Slope Around Foundation
To direct runoff away from the foundation, the ground should slope away from house foundation with a drop of at least 6 in. over the first 10 feet., as specified in the IRC (International Residential Code). This is also called a 5% slope, equal to a little over ½ in. of drop per foot.
When backfilling, place a layer of low-permeable soil, such as clay, near the finish grade to limit the movement of water into the soil around the foundation. On the surface, place a layer of topsoil for lawn or plantings (see illustration).
Where an adequate slope around the foundation is not possible due to close lot lines, a downslope lot, adjacent houses, or other physical barriers, the code recommends using swales or hardscapes to conduct water safely away from the building. Swales and impervious surfaces should slope away from the foundation at a minimum 2% grade, equal to about ¼” per foot, for a minimum of 10 ft. Another option for difficult lots is subsurface drainage to a storm sewer if allowed by code.
Flat building sites. On a flat site, it is very easy to create moderate drainage around a house at little cost, but this is often ignored. All that is required is to excavate a little less and, thereby, raise the foundation by 6 to 12 in. Then bring in a small amount of fill so the finish grade can slope away from the house at ½ in. per foot for 10 feet or more. Often the fill is already on site from excavation work. It often costs only a little more, or nothing at all to do things right. It just takes a little knowledge and forethought.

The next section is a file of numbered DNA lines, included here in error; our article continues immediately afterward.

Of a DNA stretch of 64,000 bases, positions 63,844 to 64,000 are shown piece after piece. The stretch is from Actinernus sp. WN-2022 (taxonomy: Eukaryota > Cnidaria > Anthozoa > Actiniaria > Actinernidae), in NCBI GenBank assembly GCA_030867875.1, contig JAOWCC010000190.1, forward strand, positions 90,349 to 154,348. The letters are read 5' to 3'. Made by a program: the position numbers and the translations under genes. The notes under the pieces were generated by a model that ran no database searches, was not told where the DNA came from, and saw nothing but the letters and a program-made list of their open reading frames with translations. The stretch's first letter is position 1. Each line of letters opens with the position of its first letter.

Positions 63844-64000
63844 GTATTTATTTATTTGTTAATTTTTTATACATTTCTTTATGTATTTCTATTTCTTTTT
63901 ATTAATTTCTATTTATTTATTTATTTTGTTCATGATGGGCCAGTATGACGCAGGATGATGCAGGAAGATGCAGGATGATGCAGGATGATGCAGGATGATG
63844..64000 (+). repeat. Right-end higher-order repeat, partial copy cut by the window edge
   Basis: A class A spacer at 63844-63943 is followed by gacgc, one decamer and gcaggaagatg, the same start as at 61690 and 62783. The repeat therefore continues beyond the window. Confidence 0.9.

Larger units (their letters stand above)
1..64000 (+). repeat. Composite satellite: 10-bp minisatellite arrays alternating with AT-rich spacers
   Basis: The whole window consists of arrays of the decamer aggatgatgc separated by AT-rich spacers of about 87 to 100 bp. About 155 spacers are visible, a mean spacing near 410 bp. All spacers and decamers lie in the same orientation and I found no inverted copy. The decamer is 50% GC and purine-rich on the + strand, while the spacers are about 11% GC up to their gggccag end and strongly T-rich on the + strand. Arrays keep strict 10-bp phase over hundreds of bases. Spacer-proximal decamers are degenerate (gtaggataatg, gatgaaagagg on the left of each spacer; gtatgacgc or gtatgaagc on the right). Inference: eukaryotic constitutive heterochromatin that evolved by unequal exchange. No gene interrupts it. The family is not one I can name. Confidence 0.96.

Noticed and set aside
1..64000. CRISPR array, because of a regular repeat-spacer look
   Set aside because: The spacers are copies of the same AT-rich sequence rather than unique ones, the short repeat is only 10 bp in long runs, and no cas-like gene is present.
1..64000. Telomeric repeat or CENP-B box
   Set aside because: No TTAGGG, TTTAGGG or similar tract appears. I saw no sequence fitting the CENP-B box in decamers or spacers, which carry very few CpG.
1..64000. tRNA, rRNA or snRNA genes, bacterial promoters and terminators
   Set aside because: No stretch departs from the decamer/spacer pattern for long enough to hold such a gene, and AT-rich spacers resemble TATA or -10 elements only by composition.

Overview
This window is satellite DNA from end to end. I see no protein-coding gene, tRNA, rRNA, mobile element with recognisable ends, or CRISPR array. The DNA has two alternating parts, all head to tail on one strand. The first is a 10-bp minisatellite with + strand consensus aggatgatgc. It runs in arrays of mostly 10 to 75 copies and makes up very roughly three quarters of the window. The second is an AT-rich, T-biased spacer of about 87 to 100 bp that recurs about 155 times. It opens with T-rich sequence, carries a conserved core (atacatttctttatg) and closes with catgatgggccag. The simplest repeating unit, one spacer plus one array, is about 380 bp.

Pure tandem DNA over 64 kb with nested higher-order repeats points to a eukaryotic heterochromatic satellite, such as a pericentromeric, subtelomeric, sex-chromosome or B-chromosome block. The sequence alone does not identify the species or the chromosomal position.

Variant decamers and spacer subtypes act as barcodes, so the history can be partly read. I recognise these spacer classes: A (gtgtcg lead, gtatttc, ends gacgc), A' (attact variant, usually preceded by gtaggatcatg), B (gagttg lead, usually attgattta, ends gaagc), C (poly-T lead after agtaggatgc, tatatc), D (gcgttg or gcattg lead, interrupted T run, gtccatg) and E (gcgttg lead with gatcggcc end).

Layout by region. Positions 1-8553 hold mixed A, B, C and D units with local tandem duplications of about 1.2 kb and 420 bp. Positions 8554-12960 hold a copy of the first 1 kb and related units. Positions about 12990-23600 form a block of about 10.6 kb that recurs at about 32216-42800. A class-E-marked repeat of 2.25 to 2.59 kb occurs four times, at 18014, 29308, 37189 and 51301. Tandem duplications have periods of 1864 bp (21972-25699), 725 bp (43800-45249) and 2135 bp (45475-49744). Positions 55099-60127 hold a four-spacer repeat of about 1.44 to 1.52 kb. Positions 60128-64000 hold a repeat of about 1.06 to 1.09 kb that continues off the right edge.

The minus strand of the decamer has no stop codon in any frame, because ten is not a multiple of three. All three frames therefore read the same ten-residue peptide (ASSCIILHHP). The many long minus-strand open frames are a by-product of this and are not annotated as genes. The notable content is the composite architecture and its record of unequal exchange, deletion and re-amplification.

Swales are wide, shallow ditches that provide a low-cost, low-maintenance approach to managing storm water and snowmelt. They are often used at the lot line between two homes or along the front or back lot line.
In residential developments, swales are typically planted with grass and may also contain moisture-tolerant plants. They are often referred to as “grassy” or “vegetated” swales.
If properly designed, swales move surface water quickly away from houses and yards and prevent flooding around the house during heavy rains and snowmelt. The grasses and other plants slow the water flow, which reduces erosion and promotes infiltration back into the soil.
Depending on the local topography and codes, swales may drain the water to wooded areas, streams or ponds, man-made “retention” ponds, or into storm sewers by way of subsurface piping. If possible, the swale is sloped about ¼ inch per foot to promote drainage. On flat sites with porous soils, swales may be designed with level bottoms that hold water while it percolates back into the soil or evaporates. Where the slope is steep, stone or concrete “check dams” should be built across the bottom of the swale to reduce the water flow rate and prevent erosion.
Swale Maintenance. Grassy swales need maintenance like other landscaped areas. Typically they means mowing the grass, removing invasive plants, and removing leaf litter and other debris that could kill the grass over time. The grass is essential to slow the water flow, prevent erosion, and promote drainage back into the soil.